The house mouse is the most common domestic mouse and is found in almost every hospitable country in the world, but its popularity does not end there. They are also the most common laboratory mouse, used in aiding research for medical breakthroughs. This type of mouse is also the most popular mouse in pet stores. You may also know this tiny creature as a fancy mouse, despite its somewhat ordinary, traditional looks.
House mice are not scared of humans and are sociable animals. This means they are far more likely to come into your home voluntarily. They live in both rural and urban landscapes, but may be particularly annoying for farm owners or those who live near open fields. Their diet is predominately cereal grains, but mice eat almost anything in your home.
House Mouse Identification
House mice are relatively small and may grow up to four inches in length, with an additional four inches of tail. They are brown with a speckled coat and have pink noses, feet and ears. They may squeak when active, which is at night, and may become a pest in your home in cooler months or when seeking refuge. They are not scared of humans, unlike other mice.
Distinguishing between male and female is particular difficult without seeing the sex itself. Both genders are relatively small compared to other mice, but especially other rodents that outsize them and may hunt for them as a food source. The house mouse is exactly what you would expect of a mouse and is one of the most common of its kind. Droppings, gnawing or small footprints through your home may also be indications of mouse life.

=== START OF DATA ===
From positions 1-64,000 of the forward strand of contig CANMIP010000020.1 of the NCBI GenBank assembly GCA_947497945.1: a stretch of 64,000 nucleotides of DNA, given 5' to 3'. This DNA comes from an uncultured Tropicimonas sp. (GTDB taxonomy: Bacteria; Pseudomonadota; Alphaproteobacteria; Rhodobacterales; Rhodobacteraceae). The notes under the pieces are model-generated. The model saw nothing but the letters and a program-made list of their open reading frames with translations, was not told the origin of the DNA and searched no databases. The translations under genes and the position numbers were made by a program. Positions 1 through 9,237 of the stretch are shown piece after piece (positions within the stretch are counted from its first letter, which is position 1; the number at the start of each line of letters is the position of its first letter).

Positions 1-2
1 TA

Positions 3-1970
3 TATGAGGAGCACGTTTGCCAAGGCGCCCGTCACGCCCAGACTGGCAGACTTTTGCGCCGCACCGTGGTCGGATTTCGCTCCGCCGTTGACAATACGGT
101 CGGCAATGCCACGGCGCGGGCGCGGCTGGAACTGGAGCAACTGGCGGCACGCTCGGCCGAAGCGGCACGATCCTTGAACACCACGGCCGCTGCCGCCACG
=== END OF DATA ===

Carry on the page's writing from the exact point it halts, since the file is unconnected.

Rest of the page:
House Mouse Habitat
House mice have a variety of common habitats, which are mostly influenced by humans. They are the most common laboratory mouse and are bred extensively in captivity throughout the world. This may be for use in a lab, but they are also very common pets and are sold in the millions around the world at pet stores or by home breeders. House mice have become domesticated over time and are very sociable and interactive creatures.
Their natural habitat is also particularly flexible. House mice live in both rural and urban areas but may move to other locations to meet their dietary needs. House mice may be found near water but do not typically live near wetlands. They prefer cereal grains and other crops, and as such, are an agricultural rodent. In spite of this, these creatures can eat pretty much anything, including common household items or materials. Like many mice, they nest. A mouse nest is a burrow or sanctuary in which they can seek protection.
House Mouse Life Cycle
House mice are considered prolific breeders. Females have a very short gestation period and nursing time and are able to breed every month in the year, as they do not hibernate, producing usually eleven litters per year, with as many as fourteen pups in each litter, though the average is only eight. The mother will wean her young for a very short period of time to hep facilitate the final development stages, such as the fur, the opening of the eyes and growing to full size. Males do not play a part in reproduction past mating, and there is no known ritual or courtship for this species in general.
Females may not become sexually mature if there is a high population of females in any one area. If a male urinates in a high population colony, the females will become fertile within a few days due to the pheromones in his urine. Usually, however, most house mice are mature with five to eight weeks of conception, which is very young compared to many other mice or rodents.